Most marketers probably think exposure is the single most important aspect of their content strategies. They want to get into those coveted top-10 SERP spots. The best information, whether it’s in written form or produced in a video studio, is going to rank highly and be very visible to the right subset of internet users. However, many companies are starting to look beyond simple search rankings and focus on user behavior for their content marketing and social media plans.
For example, marketing startup Synthesio recently received $20 million in funding to produce software that measures user sentiment on social networks and blogs. This information is apparently worth a lot, as it gives companies insight into more than just how many people are talking about a company. Instead, it lets them understand exactly what sorts of things they’re saying.
Understand how people talk about you
Businesses want to know how people are talking about them just as much as they want to know what they are saying. Research company Netbase just released a survey that discovered what sorts of metrics businesses (B2B and B2C) use to track users’ behavior on social media. It turns out 60 percent follow individual campaigns, while 48 percent conduct overall brand analysis. However, around 66 percent measure general engagement on social platforms, meaning they track whether they’re getting Likes, comments, Retweets or +1s.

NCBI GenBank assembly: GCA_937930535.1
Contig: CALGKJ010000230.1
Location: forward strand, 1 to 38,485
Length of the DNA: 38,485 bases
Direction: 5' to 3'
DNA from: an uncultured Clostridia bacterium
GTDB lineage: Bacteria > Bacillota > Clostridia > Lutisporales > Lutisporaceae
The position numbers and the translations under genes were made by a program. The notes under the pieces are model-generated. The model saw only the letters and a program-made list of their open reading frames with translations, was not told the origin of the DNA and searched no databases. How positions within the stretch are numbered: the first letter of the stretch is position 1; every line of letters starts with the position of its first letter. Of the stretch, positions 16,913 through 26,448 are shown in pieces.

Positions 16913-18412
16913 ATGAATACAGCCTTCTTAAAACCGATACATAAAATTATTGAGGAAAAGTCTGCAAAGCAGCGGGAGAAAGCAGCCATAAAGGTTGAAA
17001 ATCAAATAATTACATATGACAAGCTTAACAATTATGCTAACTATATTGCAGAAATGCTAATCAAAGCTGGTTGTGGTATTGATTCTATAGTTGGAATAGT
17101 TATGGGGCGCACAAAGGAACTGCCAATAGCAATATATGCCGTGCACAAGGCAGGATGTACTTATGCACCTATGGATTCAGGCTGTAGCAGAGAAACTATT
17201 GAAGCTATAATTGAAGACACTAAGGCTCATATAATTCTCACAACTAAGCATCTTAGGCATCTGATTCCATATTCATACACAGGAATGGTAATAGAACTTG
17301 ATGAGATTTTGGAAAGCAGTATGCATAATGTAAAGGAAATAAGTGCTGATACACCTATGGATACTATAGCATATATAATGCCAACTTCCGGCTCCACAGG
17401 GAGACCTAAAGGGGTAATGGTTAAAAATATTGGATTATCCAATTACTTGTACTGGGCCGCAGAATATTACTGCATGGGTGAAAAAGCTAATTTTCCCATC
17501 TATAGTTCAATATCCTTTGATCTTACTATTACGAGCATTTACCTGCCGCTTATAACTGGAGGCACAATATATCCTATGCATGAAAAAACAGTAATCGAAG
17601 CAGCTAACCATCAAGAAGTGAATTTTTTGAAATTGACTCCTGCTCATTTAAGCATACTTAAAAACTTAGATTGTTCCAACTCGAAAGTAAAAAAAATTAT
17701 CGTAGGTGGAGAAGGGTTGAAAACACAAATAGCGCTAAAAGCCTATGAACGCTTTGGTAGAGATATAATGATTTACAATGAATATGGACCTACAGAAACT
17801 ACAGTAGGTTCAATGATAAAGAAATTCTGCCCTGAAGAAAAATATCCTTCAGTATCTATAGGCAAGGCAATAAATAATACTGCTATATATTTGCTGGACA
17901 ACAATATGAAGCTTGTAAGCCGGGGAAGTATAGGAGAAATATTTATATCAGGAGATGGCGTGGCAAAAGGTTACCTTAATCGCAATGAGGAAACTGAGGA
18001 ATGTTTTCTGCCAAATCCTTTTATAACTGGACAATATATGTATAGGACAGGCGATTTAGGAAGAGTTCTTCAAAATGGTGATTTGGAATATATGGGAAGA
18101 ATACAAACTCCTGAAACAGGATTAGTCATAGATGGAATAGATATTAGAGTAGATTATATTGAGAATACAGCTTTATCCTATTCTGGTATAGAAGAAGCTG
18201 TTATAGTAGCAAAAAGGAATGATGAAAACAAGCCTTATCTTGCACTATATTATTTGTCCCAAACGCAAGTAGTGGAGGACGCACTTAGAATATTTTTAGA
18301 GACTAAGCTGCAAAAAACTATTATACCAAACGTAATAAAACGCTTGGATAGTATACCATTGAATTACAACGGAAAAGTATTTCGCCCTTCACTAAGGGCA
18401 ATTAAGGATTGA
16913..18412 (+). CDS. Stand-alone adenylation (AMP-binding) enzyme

According to a study by Chartbeat, one out of every 100 people who visit a Twitter page will compose a Tweet. The same number of users who looked at a Facebook brand page would net eight Likes. These are interesting facts, but they’re no longer as actionable. One Tweet to the right person might produce a chain reaction of Retweets, assuming the original user was an influencer. Similarly, brands that show up in Facebook News Feeds often do so because active social users are the ones liking posts.
Choose your followers carefully
Ultimately, this evidence brings the conversation back to the idea that not all social followers are created equal, as Brafton has reported. Impassive, neutral followers who just provide Likes and +1s shouldn’t be a brand’s content marketing goal. Instead, positive sentiment, frequent engagement and high overall interest are what drive leads. Look to produce content that resonates with the right demographics you want to sell to anyways, and don’t chase the allure of social media stats that are ultimately hollow.